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Review: Seat Leon Estate

Review: Seat Leon Estate

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The latest Leon is based on the eighth-generation Golf, bringing a high-tech interior and a range of efficient engines to market. However, for a more practical option, there’s the new Leon Estate - and that’s what we’re looking at today.

SEAT has really been coming on song in recent years, with its ability to tap into the wider Volkswagen Group’s learnings while also putting its own style on its vehicles certainly paying dividends. 

The latest Leon is based on the eighth-generation Golf, bringing a high-tech interior and a range of efficient engines to market. However, for a more practical option, there’s the new Leon Estate - and that’s what we’re looking at today. 

What is covered in the review:


SEAT leon estate

What’s new?

As mentioned, the new Leon sits on a new platform shared with the Golf - badged MQB Evo - which allows it to bring more interior space than before. It also gains hybrid powertrains for the first time, bolstering the Leon’s efficiency levels. 

A new suite of safety technology has allowed the Leon to scoop top ratings from safety experts Euro NCAP as well. 


What’s under the bonnet?

Interestingly, a diesel option is no longer available with the Estate, which is why we’re testing it with a 1.5-litre turbocharged petrol engine pushing out 148bhp and 250Nm of torque. It can be fitted with either a six-speed manual or seven-speed automatic gearbox. The latter also features eTSI mild-hybrid technology which helps to improve efficiency.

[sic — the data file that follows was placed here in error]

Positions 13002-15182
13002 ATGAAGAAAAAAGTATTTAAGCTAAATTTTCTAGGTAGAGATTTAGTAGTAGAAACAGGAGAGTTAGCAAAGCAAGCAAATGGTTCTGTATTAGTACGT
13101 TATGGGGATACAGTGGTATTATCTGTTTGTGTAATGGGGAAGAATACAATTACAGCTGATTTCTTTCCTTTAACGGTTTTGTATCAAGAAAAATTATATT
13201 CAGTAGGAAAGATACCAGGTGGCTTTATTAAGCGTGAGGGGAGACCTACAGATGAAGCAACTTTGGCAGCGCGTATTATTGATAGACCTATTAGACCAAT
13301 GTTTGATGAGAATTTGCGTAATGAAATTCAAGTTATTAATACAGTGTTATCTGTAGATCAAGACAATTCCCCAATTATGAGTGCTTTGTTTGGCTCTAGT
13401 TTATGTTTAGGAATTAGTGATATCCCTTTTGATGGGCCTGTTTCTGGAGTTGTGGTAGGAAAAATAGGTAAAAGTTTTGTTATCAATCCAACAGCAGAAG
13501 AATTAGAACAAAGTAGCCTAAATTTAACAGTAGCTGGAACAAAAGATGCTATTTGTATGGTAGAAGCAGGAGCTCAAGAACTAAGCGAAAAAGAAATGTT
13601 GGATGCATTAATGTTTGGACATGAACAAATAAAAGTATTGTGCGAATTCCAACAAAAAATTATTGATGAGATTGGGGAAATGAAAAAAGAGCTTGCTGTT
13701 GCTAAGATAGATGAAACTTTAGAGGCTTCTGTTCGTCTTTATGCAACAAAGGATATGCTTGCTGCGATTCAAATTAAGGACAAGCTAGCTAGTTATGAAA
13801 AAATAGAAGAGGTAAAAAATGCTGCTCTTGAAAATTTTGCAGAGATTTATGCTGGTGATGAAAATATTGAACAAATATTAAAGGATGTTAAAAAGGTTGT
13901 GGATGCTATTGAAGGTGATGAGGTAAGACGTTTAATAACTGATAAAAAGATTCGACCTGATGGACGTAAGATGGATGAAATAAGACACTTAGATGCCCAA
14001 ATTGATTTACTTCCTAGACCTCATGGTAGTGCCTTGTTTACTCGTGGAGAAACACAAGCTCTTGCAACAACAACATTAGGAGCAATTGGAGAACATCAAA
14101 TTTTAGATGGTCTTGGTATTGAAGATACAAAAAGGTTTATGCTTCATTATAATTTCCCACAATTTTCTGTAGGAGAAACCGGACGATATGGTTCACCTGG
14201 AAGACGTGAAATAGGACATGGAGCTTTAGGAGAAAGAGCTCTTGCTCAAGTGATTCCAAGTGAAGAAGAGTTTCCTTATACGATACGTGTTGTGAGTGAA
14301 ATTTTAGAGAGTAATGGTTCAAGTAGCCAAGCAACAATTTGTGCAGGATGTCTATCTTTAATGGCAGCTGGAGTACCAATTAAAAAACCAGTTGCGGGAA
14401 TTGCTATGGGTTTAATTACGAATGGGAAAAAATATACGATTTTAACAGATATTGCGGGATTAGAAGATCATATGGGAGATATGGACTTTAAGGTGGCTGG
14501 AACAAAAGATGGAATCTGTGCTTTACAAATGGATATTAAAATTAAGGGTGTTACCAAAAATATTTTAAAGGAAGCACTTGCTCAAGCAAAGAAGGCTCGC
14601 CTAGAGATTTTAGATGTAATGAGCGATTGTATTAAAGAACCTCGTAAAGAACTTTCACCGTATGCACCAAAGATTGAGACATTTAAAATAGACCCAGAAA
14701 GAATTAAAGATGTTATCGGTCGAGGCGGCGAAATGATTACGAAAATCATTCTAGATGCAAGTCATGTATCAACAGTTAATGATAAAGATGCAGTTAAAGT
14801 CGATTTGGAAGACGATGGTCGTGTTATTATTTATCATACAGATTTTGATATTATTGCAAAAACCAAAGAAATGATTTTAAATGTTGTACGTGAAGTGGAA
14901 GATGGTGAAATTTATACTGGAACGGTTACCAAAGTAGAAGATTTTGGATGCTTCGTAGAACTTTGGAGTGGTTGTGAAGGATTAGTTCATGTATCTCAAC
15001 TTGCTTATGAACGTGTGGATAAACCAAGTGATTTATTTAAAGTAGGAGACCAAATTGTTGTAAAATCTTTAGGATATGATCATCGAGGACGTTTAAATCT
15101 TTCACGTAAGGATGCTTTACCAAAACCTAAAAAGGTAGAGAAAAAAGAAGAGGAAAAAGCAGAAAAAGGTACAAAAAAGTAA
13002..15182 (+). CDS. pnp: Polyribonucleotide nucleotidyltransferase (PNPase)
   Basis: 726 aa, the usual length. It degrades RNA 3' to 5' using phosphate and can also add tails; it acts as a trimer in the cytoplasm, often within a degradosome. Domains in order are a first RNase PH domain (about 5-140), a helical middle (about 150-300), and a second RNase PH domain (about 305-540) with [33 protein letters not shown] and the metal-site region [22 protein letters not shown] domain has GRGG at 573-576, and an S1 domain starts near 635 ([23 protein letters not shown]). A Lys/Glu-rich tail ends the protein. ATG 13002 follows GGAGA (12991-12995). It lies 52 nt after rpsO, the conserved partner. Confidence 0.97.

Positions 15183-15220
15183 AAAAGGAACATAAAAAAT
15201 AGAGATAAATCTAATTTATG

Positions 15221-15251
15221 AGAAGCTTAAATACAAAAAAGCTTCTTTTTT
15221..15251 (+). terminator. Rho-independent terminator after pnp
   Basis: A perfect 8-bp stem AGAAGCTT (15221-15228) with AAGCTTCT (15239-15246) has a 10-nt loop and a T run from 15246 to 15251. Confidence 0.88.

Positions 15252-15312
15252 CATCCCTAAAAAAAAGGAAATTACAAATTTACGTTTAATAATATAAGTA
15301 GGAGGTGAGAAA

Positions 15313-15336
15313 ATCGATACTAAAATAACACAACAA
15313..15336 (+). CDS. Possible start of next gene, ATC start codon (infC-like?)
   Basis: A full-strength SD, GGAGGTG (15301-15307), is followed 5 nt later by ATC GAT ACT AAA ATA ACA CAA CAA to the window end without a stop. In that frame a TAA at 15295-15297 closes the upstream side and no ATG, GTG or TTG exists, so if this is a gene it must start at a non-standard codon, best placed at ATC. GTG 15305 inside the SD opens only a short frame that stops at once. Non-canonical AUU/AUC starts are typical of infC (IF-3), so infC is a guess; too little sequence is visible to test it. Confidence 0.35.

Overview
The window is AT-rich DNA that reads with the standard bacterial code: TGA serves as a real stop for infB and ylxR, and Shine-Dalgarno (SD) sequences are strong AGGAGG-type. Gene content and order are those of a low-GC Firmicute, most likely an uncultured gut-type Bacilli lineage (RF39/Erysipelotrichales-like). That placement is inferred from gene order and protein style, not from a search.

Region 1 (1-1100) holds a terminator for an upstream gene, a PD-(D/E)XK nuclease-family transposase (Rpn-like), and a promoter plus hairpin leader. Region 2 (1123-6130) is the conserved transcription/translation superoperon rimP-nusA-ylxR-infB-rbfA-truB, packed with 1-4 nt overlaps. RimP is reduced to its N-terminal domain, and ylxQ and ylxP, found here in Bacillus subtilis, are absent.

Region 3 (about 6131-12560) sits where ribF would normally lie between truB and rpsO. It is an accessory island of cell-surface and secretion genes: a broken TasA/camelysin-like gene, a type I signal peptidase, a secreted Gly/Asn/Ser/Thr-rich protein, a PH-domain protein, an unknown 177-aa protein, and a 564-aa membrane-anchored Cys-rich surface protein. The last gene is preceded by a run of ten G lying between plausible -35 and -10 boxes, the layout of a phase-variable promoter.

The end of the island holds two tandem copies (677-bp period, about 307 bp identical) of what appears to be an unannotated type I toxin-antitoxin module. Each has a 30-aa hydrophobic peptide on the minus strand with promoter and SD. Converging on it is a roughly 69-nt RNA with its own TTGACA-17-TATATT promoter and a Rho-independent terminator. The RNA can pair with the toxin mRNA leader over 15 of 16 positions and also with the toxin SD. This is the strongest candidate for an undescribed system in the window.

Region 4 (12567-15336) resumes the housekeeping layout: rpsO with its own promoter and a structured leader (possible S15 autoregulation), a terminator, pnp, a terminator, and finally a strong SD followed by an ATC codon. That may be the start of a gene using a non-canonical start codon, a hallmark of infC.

Zero to 60mph takes 8.5 seconds while SEAT claims it’ll return close to 48mpg while emitting 133g/km CO2. 


seat leon estate lights

What’s it like to drive?

The Leon Estate delivers the kind of unflustered, easy-to-live with driving experience you’d expect from SEAT. It handles smartly with very little body roll, while a range of driver settings allow you to tailor the car’s controls to your liking. 

The FR trim our car was finished in did have sports suspension which added some harshness to the ride, particularly when driving over broken surfaces. However, if you’re looking for a more comfortable option, then we’d opt for an SE or Xcellence car instead.


seat leon estate

How does it look?

Much like the previous-generation Leon, this latest car benefits from an eye-catching and widespread use of LED lighting. It’s at its very best at the back of the car, where a full-width light bar runs between the two taillights creating a particularly high-tech look. 

It’s a look and a feature which would’ve only been the reserve of high-end Audis some years ago, so it’s particularly exciting to see it on this latest Seat. 


seat leon estate

What’s it like inside?

The interior of the Leon matches the well-made feel you get from the exterior. It’s a hugely digital cabin, with pretty much all of the traditional buttons and controls migrated within the new central touchscreen. 

This can make simple operations like changing the temperature a little more difficult than they need to be, though thankfully the Leon Estate still has the practicality boxes ticked thanks to a 617-litre boot which is 30 litres bigger than before. 


What’s the spec like?

SEAT really has focused on delivering value for money with the latest Leon, which is why even entry-level cars boast alloy wheels, a touchscreen with smartphone integration and even cruise control and keyless start. The amount of standard tech you get is impressive, to say the least. 

FR spec brings larger alloy wheels, those fancy LED lights and wireless smartphone charging - among other features. 


Verdict

The latest Leon Estate is a far more rounded affair than its predecessor, bringing more standard equipment, improved safety levels and a decent driving experience. 

If you choose the right spec, it can be great value for money too. In terms of an outright all-rounder, this SEAT really is up with the best of them. 


New SEAT Leon Estate New SEAT Leon Test Drive Review  Golf vs Leon Review